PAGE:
Land reform in Scotland: Community buy-out of Buccleuch land was a triumph for both sides – Benny Higgins
In the seemingly eternal debate in Scotland about the ownership and use of land, moments of mutual celebration are few and far between.
All too often rhetoric resorts to ‘them and us’, perceived rights and wrongs, downtrodden communities and overbearing landowners.
For many, it is a convenient characterisation that helps fuel discontent and a clamour for even more legislation and regulation.
However, we can all now savour a moment that hopefully can bring some light, rather than the prevalent heat, to the debate.
The Langholm Initiative’s achievement in completing the acquisition of more than 10,000 acres of land in total near Langholm, doubling the size of its Tarras Valley Nature Reserve, is truly remarkable and an emphatic community buy-out success.
The land was acquired from Buccleuch, a business forged in rural land use such as forestry and farming but which is now also heavily involved in renewable energy, hospitality and commercial property.
From the landowner’s point of view, the community buy-out was an outcome to be welcomed in that it helped us at Buccleuch continue to reduce the overall footprint of the land we work on while securing what we confidently believe can be a viable future for this particular piece of land.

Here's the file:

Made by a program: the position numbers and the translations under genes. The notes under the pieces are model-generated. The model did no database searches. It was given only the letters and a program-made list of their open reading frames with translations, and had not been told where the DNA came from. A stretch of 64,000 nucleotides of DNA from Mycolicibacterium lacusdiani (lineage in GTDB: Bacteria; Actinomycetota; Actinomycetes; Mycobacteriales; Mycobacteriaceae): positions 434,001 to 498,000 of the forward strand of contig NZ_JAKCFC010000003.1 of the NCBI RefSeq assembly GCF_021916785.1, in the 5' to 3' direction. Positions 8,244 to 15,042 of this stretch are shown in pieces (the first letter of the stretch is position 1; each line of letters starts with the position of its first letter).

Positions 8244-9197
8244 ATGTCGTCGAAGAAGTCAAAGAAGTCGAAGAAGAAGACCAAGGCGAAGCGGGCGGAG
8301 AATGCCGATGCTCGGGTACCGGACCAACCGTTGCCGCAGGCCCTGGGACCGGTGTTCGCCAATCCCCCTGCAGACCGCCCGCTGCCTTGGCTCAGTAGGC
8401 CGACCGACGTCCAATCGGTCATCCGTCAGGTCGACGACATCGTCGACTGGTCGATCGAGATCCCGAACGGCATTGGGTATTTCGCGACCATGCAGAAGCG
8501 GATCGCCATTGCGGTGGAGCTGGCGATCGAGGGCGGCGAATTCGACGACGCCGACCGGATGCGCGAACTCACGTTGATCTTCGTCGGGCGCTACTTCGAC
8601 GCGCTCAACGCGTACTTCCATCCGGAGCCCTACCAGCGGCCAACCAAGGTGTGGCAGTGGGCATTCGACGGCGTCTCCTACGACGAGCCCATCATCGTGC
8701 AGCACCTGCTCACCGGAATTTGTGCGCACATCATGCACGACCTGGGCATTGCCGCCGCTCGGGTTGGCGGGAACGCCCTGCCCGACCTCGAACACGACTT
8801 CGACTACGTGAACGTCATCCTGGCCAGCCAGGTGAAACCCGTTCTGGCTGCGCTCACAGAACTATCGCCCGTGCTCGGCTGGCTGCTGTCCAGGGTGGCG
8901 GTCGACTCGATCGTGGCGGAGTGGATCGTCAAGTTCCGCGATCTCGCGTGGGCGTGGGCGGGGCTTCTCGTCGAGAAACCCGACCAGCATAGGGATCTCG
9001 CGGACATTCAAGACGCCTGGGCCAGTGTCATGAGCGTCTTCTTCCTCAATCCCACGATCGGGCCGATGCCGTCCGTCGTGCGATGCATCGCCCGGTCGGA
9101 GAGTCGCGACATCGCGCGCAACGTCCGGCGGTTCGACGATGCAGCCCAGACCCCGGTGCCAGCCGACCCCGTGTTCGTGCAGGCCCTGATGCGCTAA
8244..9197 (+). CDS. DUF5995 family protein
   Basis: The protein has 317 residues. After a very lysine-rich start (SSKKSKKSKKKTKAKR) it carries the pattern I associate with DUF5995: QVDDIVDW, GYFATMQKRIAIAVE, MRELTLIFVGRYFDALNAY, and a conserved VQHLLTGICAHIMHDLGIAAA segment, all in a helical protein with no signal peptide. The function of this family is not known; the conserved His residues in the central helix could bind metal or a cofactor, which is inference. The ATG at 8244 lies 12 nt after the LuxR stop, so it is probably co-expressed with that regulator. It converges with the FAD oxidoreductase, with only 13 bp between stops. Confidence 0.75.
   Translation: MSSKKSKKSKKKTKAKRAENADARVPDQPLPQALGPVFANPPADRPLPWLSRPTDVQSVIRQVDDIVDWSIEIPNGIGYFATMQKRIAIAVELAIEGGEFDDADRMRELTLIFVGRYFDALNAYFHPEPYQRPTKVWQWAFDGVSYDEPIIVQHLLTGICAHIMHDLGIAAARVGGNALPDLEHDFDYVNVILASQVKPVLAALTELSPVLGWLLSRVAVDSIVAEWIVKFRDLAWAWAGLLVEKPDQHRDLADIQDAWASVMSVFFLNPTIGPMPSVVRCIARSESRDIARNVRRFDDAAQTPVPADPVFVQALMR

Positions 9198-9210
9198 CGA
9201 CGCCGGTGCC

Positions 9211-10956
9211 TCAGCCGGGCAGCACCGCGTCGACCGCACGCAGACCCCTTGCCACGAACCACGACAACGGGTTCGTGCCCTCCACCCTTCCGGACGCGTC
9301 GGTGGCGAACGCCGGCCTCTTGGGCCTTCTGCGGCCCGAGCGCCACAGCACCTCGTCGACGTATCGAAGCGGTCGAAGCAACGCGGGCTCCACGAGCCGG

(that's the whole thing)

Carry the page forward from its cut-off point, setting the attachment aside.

Most importantly of all, this was a triumph for common sense and cause, and a clear demonstration of what can be achieved when people decide to work together constructively.
This transfer of land in the south of Scotland was not the consequence of some ideological battle over land ownership but the product of a process that began three years ago when Buccleuch explored the possibility of selling Langholm Moor as part of its business strategy to reduce its footprint and invest in other projects.
We did not know then what would happen or who (if anyone) would be interested. We undertook an extensive public consultation exercise in line with protocols expected by government and its agencies and this led us to numerous meetings with community groups to listen to their interests and ambitions. That extensive consultation paved the way for two community buy-outs from Newcastleton and Langholm – both at land values which all agreed on.
Both community bodies not only knew that they wanted to acquire the land but also what they wanted to do with it – a factor that was crucial in them attracting a wide range of funding.
We hear all the time about ‘learning lessons’ and that could well apply to the land ownership issue in Scotland. For too long, the discussion has been rooted in the past and the only possible solutions being adversarial. If we are to learn anything from the sale of land around Langholm Moor, it is that it does not have to be that way.
Use of legislation was not required. When an issue arose, it was discussed and a way through found. Everyone respected one another’s view and position.
It may be too much to expect that our shared experience could become a blueprint for future transfers of land. However, dismantling some of the barricades that appear around land debates is not a bad starting point. If we will not always agree, then at least the constructive conversations may yield more moments of celebration.
Benny Higgins is executive chairman of Buccleuch
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